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Switching to Excel 2010? Start here…

Anneliese Wirth

 

Today’s blog post is brought to you by Anneliese Wirth, who writes about Excel for Office.com.

 

 

There are lots of great reasons to step up to Excel 2010 from an earlier version. Some of the new features—sparklines, slicers, PowerPivot—were enough for me to take the plunge personally. If you’ve recently upgraded to Excel 2010, or are just about to do so, I want you to know that we have resources available that can help you through the transition.

If you’re upgrading from Excel 2007, it won’t take you long to figure out Excel 2010. For the highlights, I’d recommend scanning the What’s New in Excel 2010 article or watching the videos in the Make the Switch to Excel 2010 training course.

If you’re upgrading from Excel 2003, you’ll have a steeper learning curve because of the ribbon—the supersized toolbar that replaces the old menus and toolbars. I went through the menu-to-ribbon transition myself after I upgraded to Excel 2007 (when the ribbon was first introduced), so I well understand the challenges here.

5 resources for getting started

Use the following resources to figure out where to find things on the ribbon and get started with Excel 2010.

1. Excel 2010 Menu-to-Ribbon Guide An interactive guide to finding commands on the Excel 2010 ribbon. Click any item on a simulated version of an Excel 2003 menu or toolbar, and the guide reveals the item’s new location on the ribbon. This guide is particularly useful during the first few days after you upgrade.

Menu-to-ribbon guide

If you want to share this guide with others in your organization or use it when you’re working offline, feel free to grab the downloadable version here.

2. Excel 2010 Menu-to-Ribbon Mapping Workbook If the interactive guide feels like overkill, we have a simple workbook that maps each command in Excel 2003 to its corresponding location on the ribbon.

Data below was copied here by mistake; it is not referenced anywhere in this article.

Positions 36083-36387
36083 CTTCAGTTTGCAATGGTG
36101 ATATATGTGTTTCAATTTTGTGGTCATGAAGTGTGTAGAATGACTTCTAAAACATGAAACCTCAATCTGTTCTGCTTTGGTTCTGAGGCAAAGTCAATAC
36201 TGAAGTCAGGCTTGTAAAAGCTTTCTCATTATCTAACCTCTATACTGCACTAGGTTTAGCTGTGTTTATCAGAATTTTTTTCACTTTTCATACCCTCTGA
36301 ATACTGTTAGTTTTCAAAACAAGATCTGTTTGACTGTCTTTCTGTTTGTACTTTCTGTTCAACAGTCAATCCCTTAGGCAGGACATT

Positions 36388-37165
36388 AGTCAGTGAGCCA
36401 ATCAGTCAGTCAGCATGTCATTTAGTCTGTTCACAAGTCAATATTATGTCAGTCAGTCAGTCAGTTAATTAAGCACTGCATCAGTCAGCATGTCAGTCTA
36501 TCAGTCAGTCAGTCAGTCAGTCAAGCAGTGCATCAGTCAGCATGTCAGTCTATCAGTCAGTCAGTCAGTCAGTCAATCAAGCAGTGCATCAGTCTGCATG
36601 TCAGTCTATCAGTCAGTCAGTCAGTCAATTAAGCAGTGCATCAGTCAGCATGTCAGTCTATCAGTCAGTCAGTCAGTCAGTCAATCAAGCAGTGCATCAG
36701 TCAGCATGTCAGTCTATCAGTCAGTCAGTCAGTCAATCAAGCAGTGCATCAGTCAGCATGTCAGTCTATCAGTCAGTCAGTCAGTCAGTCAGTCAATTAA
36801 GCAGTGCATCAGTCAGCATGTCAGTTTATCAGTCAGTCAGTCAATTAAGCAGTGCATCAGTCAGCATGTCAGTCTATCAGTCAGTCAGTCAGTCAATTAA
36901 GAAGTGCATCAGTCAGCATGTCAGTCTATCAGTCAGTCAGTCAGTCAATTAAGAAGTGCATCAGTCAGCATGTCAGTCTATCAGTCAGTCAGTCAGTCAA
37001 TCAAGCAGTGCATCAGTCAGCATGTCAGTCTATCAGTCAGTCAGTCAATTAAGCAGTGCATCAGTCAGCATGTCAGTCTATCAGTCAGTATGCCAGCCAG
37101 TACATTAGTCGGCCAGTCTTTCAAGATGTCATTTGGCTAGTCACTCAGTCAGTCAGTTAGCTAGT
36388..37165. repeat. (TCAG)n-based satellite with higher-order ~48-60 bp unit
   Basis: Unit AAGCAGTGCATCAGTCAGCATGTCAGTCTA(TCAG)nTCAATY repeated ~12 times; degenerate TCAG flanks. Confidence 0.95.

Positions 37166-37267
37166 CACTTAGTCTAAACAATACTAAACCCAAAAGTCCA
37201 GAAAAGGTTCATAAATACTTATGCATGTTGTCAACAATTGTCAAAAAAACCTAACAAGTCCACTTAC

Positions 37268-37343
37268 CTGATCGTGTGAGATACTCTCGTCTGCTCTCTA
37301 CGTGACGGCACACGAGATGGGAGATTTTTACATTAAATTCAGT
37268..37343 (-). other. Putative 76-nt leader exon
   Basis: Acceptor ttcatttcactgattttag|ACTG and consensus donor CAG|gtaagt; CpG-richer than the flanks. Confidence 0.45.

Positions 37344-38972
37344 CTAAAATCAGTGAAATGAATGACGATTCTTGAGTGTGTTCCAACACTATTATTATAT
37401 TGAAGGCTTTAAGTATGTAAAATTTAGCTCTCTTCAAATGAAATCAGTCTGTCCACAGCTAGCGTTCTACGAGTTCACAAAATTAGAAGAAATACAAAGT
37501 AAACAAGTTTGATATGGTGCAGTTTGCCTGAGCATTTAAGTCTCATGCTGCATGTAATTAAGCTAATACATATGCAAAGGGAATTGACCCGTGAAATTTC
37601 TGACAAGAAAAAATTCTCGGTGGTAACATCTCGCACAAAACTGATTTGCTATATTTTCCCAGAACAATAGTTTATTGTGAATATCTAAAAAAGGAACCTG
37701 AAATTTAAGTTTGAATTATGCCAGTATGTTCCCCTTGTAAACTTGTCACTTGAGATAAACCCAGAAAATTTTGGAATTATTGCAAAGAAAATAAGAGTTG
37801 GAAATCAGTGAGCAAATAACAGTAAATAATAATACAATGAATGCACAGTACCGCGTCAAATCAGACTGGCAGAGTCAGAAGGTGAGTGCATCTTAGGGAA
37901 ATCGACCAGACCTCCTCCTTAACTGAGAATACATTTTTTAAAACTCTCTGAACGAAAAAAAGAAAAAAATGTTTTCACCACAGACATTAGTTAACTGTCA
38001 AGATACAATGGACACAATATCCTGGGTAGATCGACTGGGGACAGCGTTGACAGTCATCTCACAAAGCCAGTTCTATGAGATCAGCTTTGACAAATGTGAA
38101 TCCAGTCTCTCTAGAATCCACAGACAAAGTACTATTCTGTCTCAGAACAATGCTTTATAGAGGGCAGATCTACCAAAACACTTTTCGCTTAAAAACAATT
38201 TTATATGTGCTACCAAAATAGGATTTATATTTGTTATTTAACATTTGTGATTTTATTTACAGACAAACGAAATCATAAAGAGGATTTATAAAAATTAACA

Menu to ribbon workbook

3. Excel 2010 Migration Guide This eight-page, printable guide is aimed specifically at Excel 2003 users who are moving to Excel 2010. We’ve reviewed feedback and questions from people who have already upgraded and turned that into a lightweight guide. Their pain, your gain!

Migration guide

4. Make the Switch to Excel 2010 An online training course consisting of 8 instructional videos, a self-assessment module, and a Quick Reference Card.

Make the switch to Excel 2010 training course

If you need to train other people to use Excel 2010, you can also download the Make the Switch to Excel 2010 course. This course is available in PowerPoint 2010 (.potx) format. Once you download it, you can add or remove slides, add your own branding elements, or otherwise make it your own.

5. Rev Up to Excel 2010: Upgraders Guide to Excel 2010 A fantastic, FREE 250-page book by Bill Jelen, Excel MVP and author of 32 books about Excel. (Yes, Bill is prolific, and I can’t think of a better person to learn from.) If you want a comprehensive walkthrough from a true Excel expert, this is the resource for you. If 250 pages is too much, just take a look at “Where to find commands in Excel 2010†on page 2 of this book, and you’ll be well on your way.

Rev Up to Excel 2010 book

For more information about Bill’s other books, visit The MrExcel Store.

If you have your own tips to share, or comments about any of these resources, I’d love to hear from you.